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Thursday, March 3, 2016

Where's Home? The Question That Confuses Your Missionaries

The kind woman walks over and asks, “Aren’t you glad to be home?” I always answer yes, because, let’s face it, it’s nice to be in my birth country again. I love seeing my family. I love singing hymns in my mother tongue. I love being able to find my size in stores. I love large washing machines. So, yes, I’m glad to be home.

We’ve lived overseas longer than we lived in our home country. We reared our children here. One was born here. We still live in Spain. So, do we live at “home,” or is home a figure of speech?

Your missionaries live with this conundrum.
  • Is home where we came from, or is home where we live?
  • Is home our native culture or the culture we’re adjusting to?
  • Is home where our family lives, or where our family lives—the two of us with our children?
  • Is home a place or a state of mind?

Home . . . what a warm, fuzzy word.

Home. So much more than a house.

“Home is where the heart is.”

“Home is where you are, my love.”

“Country roads take me home . . . .” (Yes, I was born in West Virginia!)

Missionaries are, by definition, “sent ones.” Our supporting churches send us to another place so that we can share God’s wonderful message of salvation with anyone who will listen. We’re here to evangelize and disciple. We’re here to get a new church established.

I’m listing just a few of the adjustments involved:
  • learning a different language—or several different languages
  • a different culture
  • different ways of thinking
  • learning how to shop in a market, small stores, boutiques, bargaining, etc.
  • different monetary currency
  • understanding people’s backgrounds—religious, cultural, political, educational, etc.
  • loving place and people—searching for the good in a sinful world
  • traveling on lousy roads, full streets, in taxis, buses, and on trains, driving!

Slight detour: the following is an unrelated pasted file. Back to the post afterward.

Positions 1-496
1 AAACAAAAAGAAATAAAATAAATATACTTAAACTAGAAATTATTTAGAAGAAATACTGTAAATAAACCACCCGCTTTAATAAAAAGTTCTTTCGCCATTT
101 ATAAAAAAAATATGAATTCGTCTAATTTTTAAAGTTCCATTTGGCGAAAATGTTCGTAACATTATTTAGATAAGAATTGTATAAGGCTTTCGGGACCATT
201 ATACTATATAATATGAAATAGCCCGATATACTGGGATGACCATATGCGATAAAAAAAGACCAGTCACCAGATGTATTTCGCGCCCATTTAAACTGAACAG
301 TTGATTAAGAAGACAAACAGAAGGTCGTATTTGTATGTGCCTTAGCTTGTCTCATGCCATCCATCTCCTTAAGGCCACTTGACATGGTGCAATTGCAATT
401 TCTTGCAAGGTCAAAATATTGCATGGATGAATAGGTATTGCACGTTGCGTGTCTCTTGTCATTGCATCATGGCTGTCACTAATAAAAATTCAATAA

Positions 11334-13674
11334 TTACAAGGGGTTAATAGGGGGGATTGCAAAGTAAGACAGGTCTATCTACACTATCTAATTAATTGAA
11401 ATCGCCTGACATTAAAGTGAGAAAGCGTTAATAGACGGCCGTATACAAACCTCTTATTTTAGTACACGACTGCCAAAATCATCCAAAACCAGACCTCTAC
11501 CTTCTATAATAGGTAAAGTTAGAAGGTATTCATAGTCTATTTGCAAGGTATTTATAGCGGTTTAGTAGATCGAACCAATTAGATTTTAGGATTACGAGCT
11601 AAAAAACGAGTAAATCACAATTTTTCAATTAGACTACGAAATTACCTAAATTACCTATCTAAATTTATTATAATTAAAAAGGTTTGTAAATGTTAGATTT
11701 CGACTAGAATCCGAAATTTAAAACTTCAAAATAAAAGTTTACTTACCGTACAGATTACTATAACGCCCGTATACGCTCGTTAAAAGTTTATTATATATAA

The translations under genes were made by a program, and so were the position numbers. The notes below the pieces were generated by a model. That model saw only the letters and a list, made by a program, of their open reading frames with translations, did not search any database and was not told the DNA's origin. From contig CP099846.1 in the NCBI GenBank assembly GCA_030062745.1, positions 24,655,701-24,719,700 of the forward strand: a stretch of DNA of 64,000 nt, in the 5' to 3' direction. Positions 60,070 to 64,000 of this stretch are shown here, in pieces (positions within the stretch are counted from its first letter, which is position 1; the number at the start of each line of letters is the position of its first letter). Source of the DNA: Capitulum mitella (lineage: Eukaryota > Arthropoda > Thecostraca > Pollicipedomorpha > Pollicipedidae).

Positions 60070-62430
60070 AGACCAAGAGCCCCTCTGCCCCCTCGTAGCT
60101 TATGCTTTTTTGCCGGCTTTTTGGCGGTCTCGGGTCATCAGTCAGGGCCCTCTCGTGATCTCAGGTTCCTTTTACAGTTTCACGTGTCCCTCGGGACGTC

• adapting to native dress
  • learning local manners—verbal, table, non-verbal, taboos
  • understanding their jokes
  • learning how to stay healthy when the water is contaminated, you can’t go barefoot, and you have to soak your veggies
  • learning how to live efficiently in very different conditions from where you left

And, most important: learning how to communicate the gospel—the death of Christ for our sins, His burial and resurrection—in a way that is clearly understood by the people we’re called to serve.

So, where’s home?

For the new missionary, the answer’s easy. It’s everything he left behind. It’s where he just left. It’s where family and friends are.

But, for a missionary with ten years under his belt, he’ll say, “Home? We made our home here.” Or “Oh yes, it’s great to be home.” He’s moved on, his family back home has adjusted, too. And, he’s made new friends and family on his field of service. He’s into the language and culture, and from time to time, he forgets he’s a foreigner. He even dreams in his acquired language!

We’ve been in Spain, the Basque Country, for over thirty years. We feel at home. My husband and I came when we were both in our twenties, and well, you can do the math. We’ve been here most of our lives. We love the mountains, the beautiful coastline, the fishing villages, and the picturesque towns that dot the hillsides. We love the people. Our church is very international, and it’s been a real education learning how people from different continents and backgrounds think. (I’d imagine they find us fascinating, too . . . at least, I hope so.) We settled in long ago, and this is home. When people ask our kids where they’re from, they say “Spain,” of course. They love it, and they miss it. After all, it’s where they grew up.

We visited the U. S. recently and heard the question again, “Aren’t you glad to be home?” Yes! Family, friends, eating out, Walmarts, speaking English again . . . yes, we’re glad to be home!

And now, we’re home again.

In our home.


  1. Never really thought about it. I mean is it different for a missionary overseas than someone that moves across several states away from family? Yes, you have a different culture and language... but then, isn't CA different from NY?

    1. Yes, you have a point, for sure! I've lived in the South and in the North, and they're different cultures, but it's the same country. When you're overseas, everything is different--culture, language(s), worldview, politics, the way the people think, values . . . it's amazing! Thanks so much for your input and comment, Trena.


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